Furthermore, we asked individuals who responded “I don’t want them to use it” the reason and the top response was “Their eyesight will go bad” (25.8%). The following responses were: “I don’t want to rely on smartphones or tablets when raising my child” (20.6%), “I want to raise a child who will happily play outside” (19.6%), “I worry it will negatively affect their intellectual development” (10.8%), “I worry it will negatively affect their emotional development,” and “I worry they will break the smartphone or tablet” (9.0%). It is clear that among individuals who let their child use smartphones/tablets and those who don’t that one of the biggest concerns is that it will negatively affect their child’s eyesight.

 

Parents Also Worry, “Will My Child Become Dependent?” Or “What is The Appropriate Way To Use Them?”

Lastly, we asked our responders to freely tell us how they generally feel in regards to children using smartphones. Below are some of the responses we received. “I show them movies when we are out and I want them to properly sit in their chair and behave. I think it’s so useful. When I am waiting at the doctor’s office or something, I don’t have to worry about bothering others around us.” “I think it’s a useful toy when, instead of them just playing by themselves with it, we play together and communicate.” An example of feeling like it’s convenient when thinking of it as something to do together at a set time and place.

Despite letting their child use them, we received the below responses from parents who weren’t completely positive and still had some reservations. “If possible, I don’t want my child to use it, but when we are out and they are noisy, I find myself letting them us it.” “I thought I didn’t want to use YouTube videos or anything to help watch my child. However, they wanted to look at photos and watch movies and eventually they started playing with the smartphone. I regret it.” “Really, I don’t want to rely on a smartphone or any digital machines; however, my youngest child is naughty and tends to scream and cry when we are out. So, inevitably, I let them use it. Somehow I want to raise my kids without relying on a smartphone…”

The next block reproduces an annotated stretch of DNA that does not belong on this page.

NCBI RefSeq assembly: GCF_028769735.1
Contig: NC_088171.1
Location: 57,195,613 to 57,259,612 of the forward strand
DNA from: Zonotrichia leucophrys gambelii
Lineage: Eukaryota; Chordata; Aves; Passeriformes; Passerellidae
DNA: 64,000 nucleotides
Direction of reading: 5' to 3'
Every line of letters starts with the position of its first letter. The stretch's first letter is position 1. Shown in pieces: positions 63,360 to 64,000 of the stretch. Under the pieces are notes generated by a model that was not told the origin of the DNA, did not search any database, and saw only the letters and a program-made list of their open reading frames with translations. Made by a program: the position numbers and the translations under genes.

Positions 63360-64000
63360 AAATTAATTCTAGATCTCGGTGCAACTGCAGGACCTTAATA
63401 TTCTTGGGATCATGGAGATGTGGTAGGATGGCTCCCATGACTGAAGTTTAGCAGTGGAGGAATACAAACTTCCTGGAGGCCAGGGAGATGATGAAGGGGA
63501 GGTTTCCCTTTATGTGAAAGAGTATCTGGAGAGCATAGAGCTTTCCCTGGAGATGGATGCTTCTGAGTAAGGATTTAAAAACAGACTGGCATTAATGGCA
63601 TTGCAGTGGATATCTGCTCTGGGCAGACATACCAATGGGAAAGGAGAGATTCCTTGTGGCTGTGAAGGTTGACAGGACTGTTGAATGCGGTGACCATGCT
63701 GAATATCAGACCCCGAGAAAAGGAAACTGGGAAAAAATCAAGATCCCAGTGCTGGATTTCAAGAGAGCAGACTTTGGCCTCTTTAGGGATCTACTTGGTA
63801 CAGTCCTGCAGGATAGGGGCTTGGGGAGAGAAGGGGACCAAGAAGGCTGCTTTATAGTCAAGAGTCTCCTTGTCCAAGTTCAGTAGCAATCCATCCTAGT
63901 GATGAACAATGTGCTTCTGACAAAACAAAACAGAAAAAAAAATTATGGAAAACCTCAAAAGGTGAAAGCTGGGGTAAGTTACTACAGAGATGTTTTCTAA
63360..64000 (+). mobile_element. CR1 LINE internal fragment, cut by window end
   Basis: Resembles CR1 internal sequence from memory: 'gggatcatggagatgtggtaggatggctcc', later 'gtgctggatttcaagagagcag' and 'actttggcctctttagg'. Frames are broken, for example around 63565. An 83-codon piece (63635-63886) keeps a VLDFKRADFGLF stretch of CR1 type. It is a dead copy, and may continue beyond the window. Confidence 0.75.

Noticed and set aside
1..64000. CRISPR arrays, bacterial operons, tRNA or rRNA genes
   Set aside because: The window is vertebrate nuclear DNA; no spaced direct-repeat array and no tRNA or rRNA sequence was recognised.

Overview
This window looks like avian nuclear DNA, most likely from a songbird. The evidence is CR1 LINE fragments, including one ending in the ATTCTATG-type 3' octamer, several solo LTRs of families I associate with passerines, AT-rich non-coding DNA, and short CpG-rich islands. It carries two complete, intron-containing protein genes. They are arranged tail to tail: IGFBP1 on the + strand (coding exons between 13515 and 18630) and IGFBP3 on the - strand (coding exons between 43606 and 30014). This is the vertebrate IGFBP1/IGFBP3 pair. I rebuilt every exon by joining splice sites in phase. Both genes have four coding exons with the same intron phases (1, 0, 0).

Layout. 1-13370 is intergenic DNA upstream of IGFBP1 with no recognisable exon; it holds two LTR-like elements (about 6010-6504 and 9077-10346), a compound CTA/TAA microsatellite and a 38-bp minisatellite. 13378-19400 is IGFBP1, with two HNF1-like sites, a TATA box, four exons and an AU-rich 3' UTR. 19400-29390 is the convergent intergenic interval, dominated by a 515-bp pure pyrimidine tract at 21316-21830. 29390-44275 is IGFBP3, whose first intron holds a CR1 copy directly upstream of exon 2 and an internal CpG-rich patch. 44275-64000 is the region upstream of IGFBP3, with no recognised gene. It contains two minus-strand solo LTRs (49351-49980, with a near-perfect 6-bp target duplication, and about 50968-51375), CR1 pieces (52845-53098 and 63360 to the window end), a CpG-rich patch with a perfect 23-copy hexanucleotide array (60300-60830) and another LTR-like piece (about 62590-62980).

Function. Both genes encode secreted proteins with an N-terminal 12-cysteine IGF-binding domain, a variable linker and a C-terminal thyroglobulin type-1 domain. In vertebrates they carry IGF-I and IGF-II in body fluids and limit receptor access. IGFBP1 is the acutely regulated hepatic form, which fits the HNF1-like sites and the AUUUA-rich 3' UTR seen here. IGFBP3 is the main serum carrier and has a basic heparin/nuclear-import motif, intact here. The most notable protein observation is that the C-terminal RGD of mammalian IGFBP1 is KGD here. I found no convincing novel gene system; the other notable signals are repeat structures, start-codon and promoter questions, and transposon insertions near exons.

There were individuals who worried about undesirable effects that might appear later in their child’s life.

“Are there really negative effects, as expected? If so, I want to know, concretely, what those negative effects are.” “I have heard that it effects their intellectual development, but I want to know what these effects really are. My child still hasn’t shown an interest so they don’t use them. However, I think they will show an interest soon so I want to know the effects.”

Smartphones and tablets are made to be used intuitively, so it seems there are children who “are better at using it than us.” There are also parents for whom the word “dependence” comes to mind. “I want my child to use the tablet to learn and absorb many things in a fun way, but I am worried they will become dependent on it.” “I am sure they would remember quickly, but I am worried they will become dependent so I don’t let them use it when it can be avoided. I want them to find other ways to play.”

Some individuals thought, “What is the most appropriate way to use smartphone/tablets? Not just for children, but should parent also consider this?”

“I think that when my child grows and says they want to use the smartphone or tablet, we can discuss the limits and how to use it. But I want to know what other parents are doing.” “I think it’s case-by-case. I think this will be a generation that needs to know how to use them properly. I feel that its crucial for the parents to set the rules and create an environment that doesn’t depend on more than what is necessary. This goes for the parents as well.”